By Bob Smietana
However, more than half of Americans have read little or none of the Bible.
Less than a quarter of those who have ever read a Bible have a systematic plan for reading the Christian Scriptures each day. And a third of Americans never pick it up on their own, according to a new study from Nashville-based LifeWay Research.
Small wonder many church leaders worry about biblical illiteracy, said Scott McConnell, executive director of LifeWay Research.
“Most Americans don’t know first-hand the overall story of the Bible — because they rarely pick it up,” McConnell said. “Even among worship attendees less than half read the Bible daily. The only time most Americans hear from the Bible is when someone else is reading it.”
Almost nine out of 10 households (87 percent) own a Bible, according to the American Bible Society, and the average household has three.
But Bible reading remains spotty.
LifeWay Research surveyed 1,000 Americans about their views of the Bible and found significant splits in how familiar they are with the Christian Scripture. One in five Americans, LifeWay Research found, has read through the Bible at least once.
That includes 11 percent who’ve read the entire Bible once, and 9 percent who’ve read it through multiple times. Another 12 percent say they have read almost all of the Bible, while 15 percent have read at least half.
About half of Americans (53 percent) have read relatively little of the Bible. One in 10 has read none of it, while 13 percent have read a few sentences. Thirty percent say they have read several passages or stories.
Americans also differ in how they approach reading the Bible. Twenty-two percent read a little bit each day, in a systematic approach. A third (35 percent) never pick it up at all, while 30 percent look up things in the Bible when they need to. Nineteen percent re-read their favorite parts, while 17 percent flip open the Bible and read a passage at random. A quarter (27 percent) read sections suggested by others, while 16 percent say they look things up to help others.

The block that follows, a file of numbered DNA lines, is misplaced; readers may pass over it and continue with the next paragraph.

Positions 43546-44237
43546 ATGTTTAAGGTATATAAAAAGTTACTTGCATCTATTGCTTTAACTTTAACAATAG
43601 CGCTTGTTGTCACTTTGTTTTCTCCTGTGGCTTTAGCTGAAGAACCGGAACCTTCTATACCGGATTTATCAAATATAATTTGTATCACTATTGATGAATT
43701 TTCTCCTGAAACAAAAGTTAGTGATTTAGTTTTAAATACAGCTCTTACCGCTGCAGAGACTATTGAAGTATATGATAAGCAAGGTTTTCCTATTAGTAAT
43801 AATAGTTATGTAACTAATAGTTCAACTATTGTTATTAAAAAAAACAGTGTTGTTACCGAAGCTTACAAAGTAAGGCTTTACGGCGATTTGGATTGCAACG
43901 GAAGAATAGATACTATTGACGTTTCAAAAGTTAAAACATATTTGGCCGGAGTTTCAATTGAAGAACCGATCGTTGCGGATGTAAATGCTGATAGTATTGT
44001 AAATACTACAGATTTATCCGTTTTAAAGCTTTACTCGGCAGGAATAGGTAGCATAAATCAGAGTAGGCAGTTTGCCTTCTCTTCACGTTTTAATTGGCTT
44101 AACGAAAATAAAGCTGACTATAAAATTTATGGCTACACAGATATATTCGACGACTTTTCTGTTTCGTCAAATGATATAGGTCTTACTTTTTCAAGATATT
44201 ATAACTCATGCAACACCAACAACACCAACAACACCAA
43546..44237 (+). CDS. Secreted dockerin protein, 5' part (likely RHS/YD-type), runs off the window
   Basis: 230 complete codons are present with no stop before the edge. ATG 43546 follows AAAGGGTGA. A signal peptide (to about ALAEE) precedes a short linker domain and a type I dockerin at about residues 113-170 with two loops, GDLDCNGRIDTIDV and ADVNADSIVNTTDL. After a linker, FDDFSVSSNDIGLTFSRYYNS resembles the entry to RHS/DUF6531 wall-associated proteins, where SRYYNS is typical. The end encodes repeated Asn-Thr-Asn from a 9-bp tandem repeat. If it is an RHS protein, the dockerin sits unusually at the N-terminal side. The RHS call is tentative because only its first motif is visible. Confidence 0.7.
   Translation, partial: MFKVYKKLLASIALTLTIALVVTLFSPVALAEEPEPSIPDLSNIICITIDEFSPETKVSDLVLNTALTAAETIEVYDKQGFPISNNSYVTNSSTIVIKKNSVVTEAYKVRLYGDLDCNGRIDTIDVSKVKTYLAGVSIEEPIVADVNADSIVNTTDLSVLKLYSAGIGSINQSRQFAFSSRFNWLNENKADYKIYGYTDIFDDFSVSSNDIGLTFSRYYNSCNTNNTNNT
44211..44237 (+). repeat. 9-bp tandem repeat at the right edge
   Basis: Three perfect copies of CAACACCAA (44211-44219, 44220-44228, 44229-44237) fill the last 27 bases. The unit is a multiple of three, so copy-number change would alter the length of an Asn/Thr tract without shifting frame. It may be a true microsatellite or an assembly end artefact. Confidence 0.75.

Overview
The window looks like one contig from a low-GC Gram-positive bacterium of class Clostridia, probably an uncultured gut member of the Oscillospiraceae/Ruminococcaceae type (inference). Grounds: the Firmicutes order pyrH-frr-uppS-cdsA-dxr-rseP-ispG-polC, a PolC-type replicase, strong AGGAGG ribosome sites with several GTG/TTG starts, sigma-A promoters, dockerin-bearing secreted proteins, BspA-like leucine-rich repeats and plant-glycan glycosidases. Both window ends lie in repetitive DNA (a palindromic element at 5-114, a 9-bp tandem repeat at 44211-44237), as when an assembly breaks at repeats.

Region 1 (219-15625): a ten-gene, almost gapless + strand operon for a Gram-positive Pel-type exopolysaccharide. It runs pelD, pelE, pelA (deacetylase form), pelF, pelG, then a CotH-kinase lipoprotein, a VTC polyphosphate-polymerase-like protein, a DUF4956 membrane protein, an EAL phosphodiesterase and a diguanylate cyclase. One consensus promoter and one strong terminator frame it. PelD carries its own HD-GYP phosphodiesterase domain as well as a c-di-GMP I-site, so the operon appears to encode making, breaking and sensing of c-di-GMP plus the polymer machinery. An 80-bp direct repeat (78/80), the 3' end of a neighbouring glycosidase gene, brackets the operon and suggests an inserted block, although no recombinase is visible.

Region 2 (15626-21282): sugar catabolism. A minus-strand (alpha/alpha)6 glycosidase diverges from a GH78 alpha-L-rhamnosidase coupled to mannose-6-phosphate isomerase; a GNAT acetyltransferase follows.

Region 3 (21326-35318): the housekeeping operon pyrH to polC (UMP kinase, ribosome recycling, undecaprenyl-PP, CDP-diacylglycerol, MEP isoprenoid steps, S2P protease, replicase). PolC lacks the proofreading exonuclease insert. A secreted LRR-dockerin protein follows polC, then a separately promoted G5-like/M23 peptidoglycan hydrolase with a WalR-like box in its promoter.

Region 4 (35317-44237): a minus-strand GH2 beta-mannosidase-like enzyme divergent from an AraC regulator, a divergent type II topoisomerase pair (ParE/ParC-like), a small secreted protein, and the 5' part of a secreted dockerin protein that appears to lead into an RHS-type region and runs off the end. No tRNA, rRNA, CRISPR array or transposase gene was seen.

Overall, Americans have a positive view of the Bible. Thirty-seven percent say it is helpful today, while a similar number call it life-changing (35 percent) or true (36 percent). Half (52 percent) say the Bible is a good source for morals. Few say the Bible is outdated (14 percent), harmful (7 percent), or bigoted (8 percent).
Americans are split over the nature of the Bible as a book. Four in 10 say it’s a book worth reading over and over, while 13 percent say it’s worth reading once. Twenty-two percent prefer referencing the Bible on an as-needed basis. Five percent say the Bible is a book not worth reading at all, while 19 percent are not sure.
A number of reasons keep Americans from reading the Bible, according to LifeWay Research. About a quarter (27 percent) say they don’t prioritize it, while 15 percent don’t have time. Thirteen percent say they’ve read it enough. Fewer say they don’t read books (9 percent), don’t see how the Bible relates to them (9 percent), or don’t have a copy (6 percent). Ten percent disagree with what the Bible says.
Overall, Americans seem to like the Bible but don’t have much urgency about reading it, said McConnell.
McConnell said Americans treat reading the Bible a little bit like exercise. They know it’s important and helpful but they don’t do it. The key for churches, he said, is finding ways for people to experience how reading the Bible can change their lives.
“Scripture describes itself as ‘living and effective,’ according to the book of Hebrews,” McConnell said.
“Those who have a habit of reading through the Bible a little each day say they have experienced this helpful, life-changing quality. Those who approach the book differently tend to say the Bible is positive but much less personal.”